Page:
After some intense lobbying by critics, the state Reapportionment Commission now wants to overhaul the proposed House district maps that might have set up primary election contests between as many as 10 incumbent Democrats.
The commission voted in October to hold public hearings on controversial draft House maps that combined 10 House members into districts with other incumbents from Kapolei to urban Honolulu, but the commission posted new maps online last week that separated all but two of the sitting lawmakers.
The latest round of changes in the maps appears to be driven in part by the surprise announcement in late October by House Finance Chairwoman Sylvia Luke that she plans to run for lieutenant governor.
Her announcement meant there will be no incumbent seeking re-election to the House from her district representing Makiki, Punchbowl, Nuuanu and Pauoa. That was apparently helpful to the commission, which needs to dissolve a House district in urban Honolulu.
The nine-member state commission has the task of redrawing state House and Senate districts and the U.S. House district boundaries using data from the 2020 U.S. Census. The new boundaries are supposed to ensure each district has approximately the same population so that every resident gets equal representation.
Part of the challenge for the commission this year has been that the population in the Ewa area grew in the decade since the last census, while the populations in East Honolulu neighborhoods have stagnated.
That means districts in the urban core need to expand to capture more people, and a new district needs to be created in the Ewa area to reflect the growing population there.
The commission proposed in the earlier maps that District 19 made up of Waialae, Kahala, Diamond Head, Kaimuki and Kapahulu be dissolved and replaced with a new district in Ewa. The preliminary maps grafted the pieces of the old District 19 onto the surrounding urban Honolulu districts.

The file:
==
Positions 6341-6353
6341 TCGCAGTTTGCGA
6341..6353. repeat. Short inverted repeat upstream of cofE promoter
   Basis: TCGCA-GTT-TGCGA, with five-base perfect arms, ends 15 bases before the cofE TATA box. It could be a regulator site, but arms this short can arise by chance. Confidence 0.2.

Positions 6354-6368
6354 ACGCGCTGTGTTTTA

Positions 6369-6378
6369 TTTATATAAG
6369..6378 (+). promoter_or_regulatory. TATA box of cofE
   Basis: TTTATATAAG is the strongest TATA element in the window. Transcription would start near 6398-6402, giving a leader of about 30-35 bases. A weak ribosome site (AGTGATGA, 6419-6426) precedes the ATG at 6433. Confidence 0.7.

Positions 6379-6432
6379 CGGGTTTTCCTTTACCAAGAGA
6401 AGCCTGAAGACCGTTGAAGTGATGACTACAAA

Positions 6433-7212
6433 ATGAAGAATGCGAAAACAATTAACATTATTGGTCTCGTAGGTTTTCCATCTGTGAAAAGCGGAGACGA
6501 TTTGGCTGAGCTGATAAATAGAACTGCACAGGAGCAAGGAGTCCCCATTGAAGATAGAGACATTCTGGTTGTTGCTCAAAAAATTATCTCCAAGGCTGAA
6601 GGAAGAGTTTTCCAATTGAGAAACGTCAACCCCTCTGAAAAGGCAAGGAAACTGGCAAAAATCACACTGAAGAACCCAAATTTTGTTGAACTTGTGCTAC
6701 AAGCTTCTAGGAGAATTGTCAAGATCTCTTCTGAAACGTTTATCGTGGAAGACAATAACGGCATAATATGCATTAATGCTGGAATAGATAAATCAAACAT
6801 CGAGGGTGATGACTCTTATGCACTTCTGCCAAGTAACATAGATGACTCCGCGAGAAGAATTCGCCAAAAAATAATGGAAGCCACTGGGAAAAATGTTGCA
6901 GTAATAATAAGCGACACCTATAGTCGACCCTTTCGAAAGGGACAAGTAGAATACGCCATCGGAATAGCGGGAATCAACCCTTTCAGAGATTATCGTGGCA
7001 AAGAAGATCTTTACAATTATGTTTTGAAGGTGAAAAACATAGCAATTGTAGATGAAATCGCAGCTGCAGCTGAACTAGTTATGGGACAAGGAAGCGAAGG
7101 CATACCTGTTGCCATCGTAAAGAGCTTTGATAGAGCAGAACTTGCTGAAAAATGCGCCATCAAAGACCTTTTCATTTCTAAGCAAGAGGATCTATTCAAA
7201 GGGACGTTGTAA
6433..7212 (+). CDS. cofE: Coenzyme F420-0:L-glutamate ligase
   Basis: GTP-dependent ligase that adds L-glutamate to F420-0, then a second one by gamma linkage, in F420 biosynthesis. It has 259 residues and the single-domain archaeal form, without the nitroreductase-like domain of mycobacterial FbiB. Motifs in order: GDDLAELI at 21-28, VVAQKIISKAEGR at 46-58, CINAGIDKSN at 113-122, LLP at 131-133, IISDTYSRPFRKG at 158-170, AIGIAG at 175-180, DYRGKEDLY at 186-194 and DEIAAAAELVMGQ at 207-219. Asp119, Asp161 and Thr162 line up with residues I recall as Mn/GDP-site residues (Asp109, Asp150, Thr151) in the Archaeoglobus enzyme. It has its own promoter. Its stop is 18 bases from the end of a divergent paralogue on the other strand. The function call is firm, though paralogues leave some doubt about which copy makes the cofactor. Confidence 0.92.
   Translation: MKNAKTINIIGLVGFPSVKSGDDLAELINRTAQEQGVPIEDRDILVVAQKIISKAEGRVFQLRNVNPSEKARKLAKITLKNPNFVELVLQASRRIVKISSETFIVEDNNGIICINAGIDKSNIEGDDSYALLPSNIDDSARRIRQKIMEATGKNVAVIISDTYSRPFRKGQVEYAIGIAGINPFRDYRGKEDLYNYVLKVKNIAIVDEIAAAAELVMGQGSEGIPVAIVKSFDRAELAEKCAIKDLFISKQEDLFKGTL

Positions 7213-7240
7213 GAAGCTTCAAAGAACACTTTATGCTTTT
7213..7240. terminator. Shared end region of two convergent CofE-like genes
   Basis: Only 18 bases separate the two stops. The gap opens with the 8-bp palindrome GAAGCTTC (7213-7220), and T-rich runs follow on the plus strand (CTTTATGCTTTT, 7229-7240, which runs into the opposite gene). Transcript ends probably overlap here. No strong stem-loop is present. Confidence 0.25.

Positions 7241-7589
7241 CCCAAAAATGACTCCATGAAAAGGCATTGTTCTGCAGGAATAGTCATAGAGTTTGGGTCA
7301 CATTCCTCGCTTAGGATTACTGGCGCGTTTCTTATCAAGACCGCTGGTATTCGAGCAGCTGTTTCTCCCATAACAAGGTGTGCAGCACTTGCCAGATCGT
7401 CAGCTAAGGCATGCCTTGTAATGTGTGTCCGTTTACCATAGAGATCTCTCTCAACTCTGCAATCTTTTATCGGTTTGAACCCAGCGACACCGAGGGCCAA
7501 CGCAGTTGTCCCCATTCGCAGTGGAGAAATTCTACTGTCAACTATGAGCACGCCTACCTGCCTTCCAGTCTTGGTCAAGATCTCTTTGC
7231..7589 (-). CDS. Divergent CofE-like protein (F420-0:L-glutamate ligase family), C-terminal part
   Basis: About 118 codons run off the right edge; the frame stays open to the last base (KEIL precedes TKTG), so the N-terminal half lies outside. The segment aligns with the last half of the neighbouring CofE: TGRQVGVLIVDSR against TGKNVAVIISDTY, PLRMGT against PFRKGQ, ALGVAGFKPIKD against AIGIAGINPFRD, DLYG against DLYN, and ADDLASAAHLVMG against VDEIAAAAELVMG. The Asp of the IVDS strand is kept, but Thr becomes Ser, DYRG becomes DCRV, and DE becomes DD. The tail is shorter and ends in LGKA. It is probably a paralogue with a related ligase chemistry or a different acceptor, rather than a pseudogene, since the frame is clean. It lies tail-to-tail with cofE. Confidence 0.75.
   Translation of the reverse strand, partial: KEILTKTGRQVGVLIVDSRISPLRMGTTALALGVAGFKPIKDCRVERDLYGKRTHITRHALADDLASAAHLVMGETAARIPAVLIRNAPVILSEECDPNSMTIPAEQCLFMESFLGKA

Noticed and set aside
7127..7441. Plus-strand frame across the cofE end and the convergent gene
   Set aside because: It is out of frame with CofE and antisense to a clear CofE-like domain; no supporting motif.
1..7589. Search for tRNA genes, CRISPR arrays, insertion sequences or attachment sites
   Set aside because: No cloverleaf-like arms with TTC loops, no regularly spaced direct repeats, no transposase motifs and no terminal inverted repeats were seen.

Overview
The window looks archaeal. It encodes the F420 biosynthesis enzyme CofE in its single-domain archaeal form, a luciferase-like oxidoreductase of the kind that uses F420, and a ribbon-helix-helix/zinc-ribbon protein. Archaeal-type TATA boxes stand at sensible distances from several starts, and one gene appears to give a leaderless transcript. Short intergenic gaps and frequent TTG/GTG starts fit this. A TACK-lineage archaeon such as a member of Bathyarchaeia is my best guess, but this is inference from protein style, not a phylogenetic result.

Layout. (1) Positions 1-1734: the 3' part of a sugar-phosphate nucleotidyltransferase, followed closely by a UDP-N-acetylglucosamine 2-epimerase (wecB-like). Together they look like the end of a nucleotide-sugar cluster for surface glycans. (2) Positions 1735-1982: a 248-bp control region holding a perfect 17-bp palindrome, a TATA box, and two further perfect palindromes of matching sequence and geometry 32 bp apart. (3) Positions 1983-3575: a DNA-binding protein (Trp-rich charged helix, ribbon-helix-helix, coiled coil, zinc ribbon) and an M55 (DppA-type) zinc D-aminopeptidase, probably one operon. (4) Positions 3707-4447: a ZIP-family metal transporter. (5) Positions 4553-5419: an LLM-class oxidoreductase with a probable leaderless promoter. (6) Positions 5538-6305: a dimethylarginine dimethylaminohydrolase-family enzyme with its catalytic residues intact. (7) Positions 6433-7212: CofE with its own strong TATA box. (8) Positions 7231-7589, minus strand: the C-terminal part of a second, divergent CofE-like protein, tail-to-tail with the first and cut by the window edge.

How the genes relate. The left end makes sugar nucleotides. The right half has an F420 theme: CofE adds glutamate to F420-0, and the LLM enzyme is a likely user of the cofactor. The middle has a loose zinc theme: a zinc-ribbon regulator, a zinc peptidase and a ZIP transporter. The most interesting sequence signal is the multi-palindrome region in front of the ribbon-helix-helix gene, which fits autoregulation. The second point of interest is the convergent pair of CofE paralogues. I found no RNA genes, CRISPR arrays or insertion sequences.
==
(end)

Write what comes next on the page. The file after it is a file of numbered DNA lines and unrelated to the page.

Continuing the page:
Rep. Bert Kobayashi, who now represents District 19, called that proposal “perhaps the most gerrymandered district in the state.” That plan would have landed Kobayashi in a district with fellow Democrat Rep. Mark Hashem.
The maps would also have been politically hazardous to a number of other incumbents.
The earlier draft maps would have combined Democratic Rep. Daniel Holt together with Rep. Takashi Ohno in the same district in urban Honolulu; and combined Democratic Rep. Adrian Tam together with House Speaker Scott Saiki in the same district in Kakaako.
The new lines would also have combined Democratic Rep. Gregg Takayama together with Rep. Roy Takumi in a district in the Pearl City area; and combined Democratic Rep. Sharon Har together with Rep. Matt LoPresti in a new district made up of portions of Ewa and Kapolei.
Not surprisingly, those maps were unpopular. They prompted complaints to the commission, and also to Saiki, who as speaker appointed two members of the commission.
Much of that controversy was resolved after Luke’s announcement that she would not be running for re-election, which apparently gave the commission greater flexibility to consider revisions. The commission then developed new maps that made some major changes.
The latest draft maps would essentially split Luke’s district between two adjoining districts now held by Ohno and House Majority Leader Della Au Belatti.
Other maps in the urban area were also redrawn to mostly restore Kobayashi’s current district, and to separate him and Hashem into different districts. Meanwhile, Tam said he moved into Waikiki — which makes up much of his current district — so he will be separated from Saiki in Kakaako.
The House district lines in Pearl City have been redrawn in the new maps to separate Takumi from Takayama, and the latest maps would also separate Har in Kapolei from LoPresti in Ewa.
The Reapportionment Commission is scheduled to discuss the new maps at a meeting on Wednesday. The deadline to finalize the maps is Feb. 27.
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